Photography: Michael Driffill / @driffysphotos Photography: Keith Ainsworth / Photography: Michael Kirkham / @kirks09

Future Yard

Birkenhead 23/8/19

As you stand at the ferry terminal at Woodside and gaze across the water, Liverpool is mesmerising. Its iconography is laid bare; the outlines of the buildings will forever be etched on the minds of those who stare at them. It’s been the subject of a thousand memoirs, the subject of a million photographs and a billion conversations. Rightly so. The image is one of this planet’s urban glories. But there’s more to it. More in the sense of the spot in which you stand to view it, the place that allows this view to be real. This place below your feet, behind your back: Birkenhead, the downtrodden younger brother of the city. It’s a place that hasn’t had the confidence to celebrate itself and hasn’t even bothered trying – until now.

So, let’s begin and start the celebrations – here, at the inaugural FUTURE YARD. Let’s provide an excuse to get down here and do something other than revere the blindingly beautiful architecture across the water. Let’s create a festival that celebrates the area, the talent and the beauty that on the surface seems to be gazing across the water and shrugging. Birkenhead has already started the slow process of hauling itself upwards with the recent run of gigs at Fresh Goods Studios, taking place among the post-industrial buildings to the north of the vague centre-point of the festival, around Hamilton Square.

Yes, this weekend is very much about the bands and artists, but there is more to this fledgling gathering than meets the eye. There’s yoga to help with the first night hangover as well as screenings, talks, walks and installations. Well, one installation that is stunning, relaxing and mindful. It’s called PYLON, a collaboration between Forest Swords and The Kazimier, and focuses on the transfer of energy between place and object. It takes place in the Birkenhead Priory refectory, a stone’s throw from the Priory Green and Chapel stages, yet worlds apart in aura and atmosphere. As the sun sets, its true colours begin to show as the lighting design contorts around the building’s fixtures. The healing patterns chiming from the pylon-like structure complete the momentary sanctuary found just yards from the industrial centre of Cammell Laird, the once mighty shipyard.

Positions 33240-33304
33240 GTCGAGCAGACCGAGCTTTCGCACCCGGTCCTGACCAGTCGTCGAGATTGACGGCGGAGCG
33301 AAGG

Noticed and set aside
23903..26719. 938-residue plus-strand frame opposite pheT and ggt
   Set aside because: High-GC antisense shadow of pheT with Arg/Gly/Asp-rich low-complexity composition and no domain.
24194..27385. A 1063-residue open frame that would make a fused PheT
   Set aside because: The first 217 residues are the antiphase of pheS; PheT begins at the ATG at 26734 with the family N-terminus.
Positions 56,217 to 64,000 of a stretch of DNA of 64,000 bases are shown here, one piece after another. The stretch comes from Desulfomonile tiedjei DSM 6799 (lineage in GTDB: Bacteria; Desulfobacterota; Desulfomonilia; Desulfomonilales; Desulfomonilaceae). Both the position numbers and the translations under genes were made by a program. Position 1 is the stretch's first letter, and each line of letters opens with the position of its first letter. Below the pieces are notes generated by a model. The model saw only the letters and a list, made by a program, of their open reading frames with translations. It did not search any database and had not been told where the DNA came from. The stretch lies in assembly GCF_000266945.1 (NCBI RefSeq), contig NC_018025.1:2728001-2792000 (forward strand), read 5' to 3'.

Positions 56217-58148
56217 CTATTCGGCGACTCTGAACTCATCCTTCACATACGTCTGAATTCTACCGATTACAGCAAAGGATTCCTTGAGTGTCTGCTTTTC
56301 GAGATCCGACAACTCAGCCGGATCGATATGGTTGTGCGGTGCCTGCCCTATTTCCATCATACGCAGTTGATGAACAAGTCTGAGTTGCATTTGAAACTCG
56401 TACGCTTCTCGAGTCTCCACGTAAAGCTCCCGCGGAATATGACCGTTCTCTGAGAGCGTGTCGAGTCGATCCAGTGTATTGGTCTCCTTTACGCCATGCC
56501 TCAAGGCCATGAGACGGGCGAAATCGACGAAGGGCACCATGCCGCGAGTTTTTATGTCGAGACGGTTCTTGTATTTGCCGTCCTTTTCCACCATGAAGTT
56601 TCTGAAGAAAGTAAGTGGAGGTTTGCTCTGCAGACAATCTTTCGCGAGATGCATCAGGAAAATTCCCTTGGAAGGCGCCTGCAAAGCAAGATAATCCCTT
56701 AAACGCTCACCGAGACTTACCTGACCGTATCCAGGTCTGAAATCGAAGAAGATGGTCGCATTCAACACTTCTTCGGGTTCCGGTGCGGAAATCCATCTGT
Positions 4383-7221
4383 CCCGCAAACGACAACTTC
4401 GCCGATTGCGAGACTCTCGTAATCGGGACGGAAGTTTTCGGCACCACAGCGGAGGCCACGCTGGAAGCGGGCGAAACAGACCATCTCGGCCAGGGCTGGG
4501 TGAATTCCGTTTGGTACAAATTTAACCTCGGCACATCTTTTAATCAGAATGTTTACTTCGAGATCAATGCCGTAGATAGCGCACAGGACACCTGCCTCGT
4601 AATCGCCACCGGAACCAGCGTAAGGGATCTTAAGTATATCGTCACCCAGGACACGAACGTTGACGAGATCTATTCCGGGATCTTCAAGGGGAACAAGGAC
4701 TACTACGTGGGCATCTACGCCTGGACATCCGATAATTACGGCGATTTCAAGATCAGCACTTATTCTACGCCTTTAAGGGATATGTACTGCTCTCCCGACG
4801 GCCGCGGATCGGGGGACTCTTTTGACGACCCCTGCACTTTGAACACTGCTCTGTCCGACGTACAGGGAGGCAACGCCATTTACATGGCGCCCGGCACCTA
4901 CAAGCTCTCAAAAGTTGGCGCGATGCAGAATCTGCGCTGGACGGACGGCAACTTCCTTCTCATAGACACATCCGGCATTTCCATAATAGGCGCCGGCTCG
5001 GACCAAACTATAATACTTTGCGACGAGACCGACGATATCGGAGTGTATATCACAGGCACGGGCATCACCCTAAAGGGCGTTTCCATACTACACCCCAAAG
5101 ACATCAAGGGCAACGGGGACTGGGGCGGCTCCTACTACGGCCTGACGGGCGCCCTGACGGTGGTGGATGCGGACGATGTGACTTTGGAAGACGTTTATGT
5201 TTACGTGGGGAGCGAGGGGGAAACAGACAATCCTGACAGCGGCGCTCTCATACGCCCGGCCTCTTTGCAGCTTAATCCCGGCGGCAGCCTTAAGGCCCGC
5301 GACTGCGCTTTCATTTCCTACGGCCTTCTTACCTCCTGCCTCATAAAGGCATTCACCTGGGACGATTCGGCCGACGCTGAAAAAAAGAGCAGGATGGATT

“Birkenhead is a place that hasn’t had the confidence to celebrate itself and hasn’t even bothered trying – until now”

But, it’s the acts that take centre stage. Friday sees Wirral’s very own BILL RYDER-JONES perform an impromptu piano-only set in the crushed confines of the Priory Chapel. With a capacity of hardly anyone (and the desire of almost everyone to see it), the tech crew are beavering hard to ensure the folk outside can hear Bill do his thing, which is moan here and there and play his softly melancholic piano vignettes to a rapt throng. Bill swigs his beer, smiles, shakes his fist at God and bowls the tightly packed chapel over with his fragile talent.

BLACK COUNTRY, NEW ROAD are a wonderful, shambolic mess. Too many members are bumping into each other on the packed Priory Stage, but the crowd are won over by erratic saxophony and Black Midi-style free jazz. Props also go to the wonderful JOHANNA SAMUELS, whose beautiful Americana singer-songwriter lilt brightens up the handful of curious folk padding out the Chapel.